Spotlight on Talent: Civil Engineer Brooke Bonkoski Inspires
Brooke Bonkoski is a civil engineer working in water remediation living out on the West Coast in Oregon. Her interest was sparked in college, where she began as a mechanical engineer wanting to design skiis. However, she took a civil/environmental engineering class and then knew that was what she wanted to pursue. The lack of an environmental engineering major caused her to become a civil engineering major, but the work she does now is primarily related to environmental work.
Brooke explained that her company works for clients who hire them to solve their problems, so it isn't quite as dry as some other kinds of engineering work out there. She went on to further explain the process by which her company works for their clients.
"You have some chemical that has spilled which poses a risk to humans or the environment (animals, fish, aquatic life). Our goal is to reduce that risk so that it is not posing a threat to the environment or humans. Reducing the risk can be done in lots of ways. You can excavate or remove the material which is called dredging. You can stabilize it by making it bound in place. Or you can isolate it by covering it over with something that is impenetrable so you can no longer come into contact with it. Sometimes you can even treat the material. For example, burning the soil at a high temperature rids it of chemicals but then you have burnt soil to deal with."
When asked what her favorite part of her job was, Brooke said it was the fact that it is different every single day, which is something very important to her. Though there is a general expectation of how the day will go, it can change as things come up. There are new challenges with each site even though there might be an established way of doing things, so there is something new with each one. Working in water remediation is the same general concept but each site is unique and brings its own challenges that must be faced and adapted to.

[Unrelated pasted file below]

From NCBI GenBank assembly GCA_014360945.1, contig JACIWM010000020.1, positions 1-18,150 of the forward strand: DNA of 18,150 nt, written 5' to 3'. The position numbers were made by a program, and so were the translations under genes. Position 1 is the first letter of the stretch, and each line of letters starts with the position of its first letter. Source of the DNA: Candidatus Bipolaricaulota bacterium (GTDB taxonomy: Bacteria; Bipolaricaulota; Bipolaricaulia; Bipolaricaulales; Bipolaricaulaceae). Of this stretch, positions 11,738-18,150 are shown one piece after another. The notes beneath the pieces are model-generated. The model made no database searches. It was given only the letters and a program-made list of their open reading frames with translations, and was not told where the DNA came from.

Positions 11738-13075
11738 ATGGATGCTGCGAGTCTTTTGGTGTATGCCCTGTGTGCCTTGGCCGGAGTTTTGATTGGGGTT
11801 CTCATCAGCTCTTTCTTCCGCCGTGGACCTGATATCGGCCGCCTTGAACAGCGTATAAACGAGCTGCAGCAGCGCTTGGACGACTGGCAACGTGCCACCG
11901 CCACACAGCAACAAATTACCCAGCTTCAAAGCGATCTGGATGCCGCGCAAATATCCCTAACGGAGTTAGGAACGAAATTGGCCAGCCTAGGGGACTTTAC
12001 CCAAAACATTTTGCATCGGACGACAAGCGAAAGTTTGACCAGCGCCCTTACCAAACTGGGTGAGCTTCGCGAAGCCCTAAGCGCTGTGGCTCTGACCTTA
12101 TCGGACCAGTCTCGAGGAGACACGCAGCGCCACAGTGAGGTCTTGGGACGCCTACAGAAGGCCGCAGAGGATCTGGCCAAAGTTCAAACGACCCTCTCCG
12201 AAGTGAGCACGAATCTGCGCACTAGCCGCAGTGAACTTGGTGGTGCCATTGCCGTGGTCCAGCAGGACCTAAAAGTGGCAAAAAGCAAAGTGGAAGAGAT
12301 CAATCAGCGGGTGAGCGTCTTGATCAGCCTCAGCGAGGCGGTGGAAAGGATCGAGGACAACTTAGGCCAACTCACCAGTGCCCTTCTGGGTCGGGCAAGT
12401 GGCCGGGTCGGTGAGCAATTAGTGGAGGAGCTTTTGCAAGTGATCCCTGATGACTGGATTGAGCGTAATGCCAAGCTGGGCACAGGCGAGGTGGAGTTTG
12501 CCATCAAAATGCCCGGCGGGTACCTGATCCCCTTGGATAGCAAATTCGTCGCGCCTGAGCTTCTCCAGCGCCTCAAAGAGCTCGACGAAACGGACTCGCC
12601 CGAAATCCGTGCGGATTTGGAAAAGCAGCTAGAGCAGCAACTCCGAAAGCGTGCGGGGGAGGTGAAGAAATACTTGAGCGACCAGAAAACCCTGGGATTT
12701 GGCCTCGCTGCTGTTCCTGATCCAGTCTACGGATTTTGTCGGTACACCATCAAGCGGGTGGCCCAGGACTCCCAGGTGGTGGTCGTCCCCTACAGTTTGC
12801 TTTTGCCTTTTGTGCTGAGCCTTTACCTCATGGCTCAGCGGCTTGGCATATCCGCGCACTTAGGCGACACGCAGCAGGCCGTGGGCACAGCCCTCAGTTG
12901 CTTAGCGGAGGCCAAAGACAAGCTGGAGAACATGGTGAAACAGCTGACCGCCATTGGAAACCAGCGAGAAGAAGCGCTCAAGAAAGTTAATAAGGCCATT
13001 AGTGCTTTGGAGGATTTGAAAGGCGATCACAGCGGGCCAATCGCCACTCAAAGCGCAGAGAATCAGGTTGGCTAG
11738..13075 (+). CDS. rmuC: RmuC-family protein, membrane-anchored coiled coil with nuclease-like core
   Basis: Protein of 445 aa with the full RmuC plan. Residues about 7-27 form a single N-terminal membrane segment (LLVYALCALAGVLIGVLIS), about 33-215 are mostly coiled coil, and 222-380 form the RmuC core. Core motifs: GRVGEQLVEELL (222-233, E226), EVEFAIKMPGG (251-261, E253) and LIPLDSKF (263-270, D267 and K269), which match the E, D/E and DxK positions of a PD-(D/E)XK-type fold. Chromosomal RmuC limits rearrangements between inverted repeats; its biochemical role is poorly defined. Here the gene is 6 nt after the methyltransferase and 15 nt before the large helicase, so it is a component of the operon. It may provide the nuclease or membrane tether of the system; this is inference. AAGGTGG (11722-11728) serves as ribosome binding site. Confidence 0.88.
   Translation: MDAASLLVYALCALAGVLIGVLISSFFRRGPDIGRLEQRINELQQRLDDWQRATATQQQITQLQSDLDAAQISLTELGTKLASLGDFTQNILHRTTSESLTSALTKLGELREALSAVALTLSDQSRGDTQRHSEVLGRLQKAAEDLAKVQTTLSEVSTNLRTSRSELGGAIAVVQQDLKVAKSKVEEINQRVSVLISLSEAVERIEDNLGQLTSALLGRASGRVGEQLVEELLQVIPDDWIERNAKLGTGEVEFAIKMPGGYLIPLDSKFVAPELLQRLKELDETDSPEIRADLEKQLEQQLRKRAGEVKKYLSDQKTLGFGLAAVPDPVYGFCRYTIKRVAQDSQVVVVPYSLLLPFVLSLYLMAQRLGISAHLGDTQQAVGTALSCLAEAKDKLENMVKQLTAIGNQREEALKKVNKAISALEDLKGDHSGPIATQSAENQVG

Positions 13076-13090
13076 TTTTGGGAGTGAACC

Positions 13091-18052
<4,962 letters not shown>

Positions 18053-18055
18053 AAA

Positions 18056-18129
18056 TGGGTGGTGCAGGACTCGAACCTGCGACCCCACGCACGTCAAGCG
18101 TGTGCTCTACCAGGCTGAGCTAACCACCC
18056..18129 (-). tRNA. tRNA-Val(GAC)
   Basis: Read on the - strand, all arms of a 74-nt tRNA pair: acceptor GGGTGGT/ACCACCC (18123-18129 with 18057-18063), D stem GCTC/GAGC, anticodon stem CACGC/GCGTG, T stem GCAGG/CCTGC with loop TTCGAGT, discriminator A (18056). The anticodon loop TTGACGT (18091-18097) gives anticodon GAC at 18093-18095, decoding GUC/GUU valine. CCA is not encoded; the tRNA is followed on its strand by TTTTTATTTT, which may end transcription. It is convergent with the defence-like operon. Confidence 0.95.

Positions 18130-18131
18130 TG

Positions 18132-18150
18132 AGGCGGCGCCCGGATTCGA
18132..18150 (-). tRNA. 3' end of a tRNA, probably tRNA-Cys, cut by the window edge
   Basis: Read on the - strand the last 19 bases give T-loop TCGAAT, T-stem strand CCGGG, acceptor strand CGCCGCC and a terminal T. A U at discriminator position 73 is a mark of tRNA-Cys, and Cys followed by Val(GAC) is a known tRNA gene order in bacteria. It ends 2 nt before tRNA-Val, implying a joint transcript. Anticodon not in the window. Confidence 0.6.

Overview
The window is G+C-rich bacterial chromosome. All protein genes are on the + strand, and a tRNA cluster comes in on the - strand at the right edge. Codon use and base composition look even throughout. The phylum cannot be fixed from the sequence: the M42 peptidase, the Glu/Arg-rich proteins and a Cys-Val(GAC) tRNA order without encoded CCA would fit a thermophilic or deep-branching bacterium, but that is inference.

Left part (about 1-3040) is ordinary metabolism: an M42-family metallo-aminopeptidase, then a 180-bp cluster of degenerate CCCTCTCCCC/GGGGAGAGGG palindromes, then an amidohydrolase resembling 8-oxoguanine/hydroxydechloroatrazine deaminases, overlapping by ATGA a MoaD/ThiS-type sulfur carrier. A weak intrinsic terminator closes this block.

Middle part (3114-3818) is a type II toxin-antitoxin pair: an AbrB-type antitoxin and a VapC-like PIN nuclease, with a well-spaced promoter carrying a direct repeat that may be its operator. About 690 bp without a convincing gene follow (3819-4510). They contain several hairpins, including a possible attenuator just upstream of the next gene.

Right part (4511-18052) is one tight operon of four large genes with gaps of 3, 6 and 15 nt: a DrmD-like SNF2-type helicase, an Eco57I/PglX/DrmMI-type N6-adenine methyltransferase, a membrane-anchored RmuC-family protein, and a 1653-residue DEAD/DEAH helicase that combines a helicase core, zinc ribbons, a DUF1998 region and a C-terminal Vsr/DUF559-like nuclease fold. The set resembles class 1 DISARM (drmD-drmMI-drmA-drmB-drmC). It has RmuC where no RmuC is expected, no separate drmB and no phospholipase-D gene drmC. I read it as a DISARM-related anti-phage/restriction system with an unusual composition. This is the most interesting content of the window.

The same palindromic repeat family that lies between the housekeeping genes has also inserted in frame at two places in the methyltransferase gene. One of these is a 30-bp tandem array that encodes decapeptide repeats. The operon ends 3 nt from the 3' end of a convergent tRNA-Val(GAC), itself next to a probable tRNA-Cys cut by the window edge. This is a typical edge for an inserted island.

Engineering is a field in which women are traditionally underrepresented. Brooke mentioned that early on this factor was part of what drew her interest in the field. As a mother of two young children, she shared some of her insights on women in the workforce. "People want to change it, the fact that women are underrepresented, but a lot of it is unconscious," she said. "Supporting women when they leave to have kids and ensuring they can reenter the workforce would be a big help." She chose to return after her six months of maternity leave with her first child, and she credited a supportive husband and progressive work environment with her ability to do so. Some women really enjoy their maternity leave and realize they want to stay at home but some realize just how important their career is. Either choice is perfectly acceptable, Brooke explained. "It has to be what you recognize is best for you."
Working in a field that is usually male dominated, Brooke's story and her passion for her work are inspiring. Her knowledge of the work she does is impressive and admirable.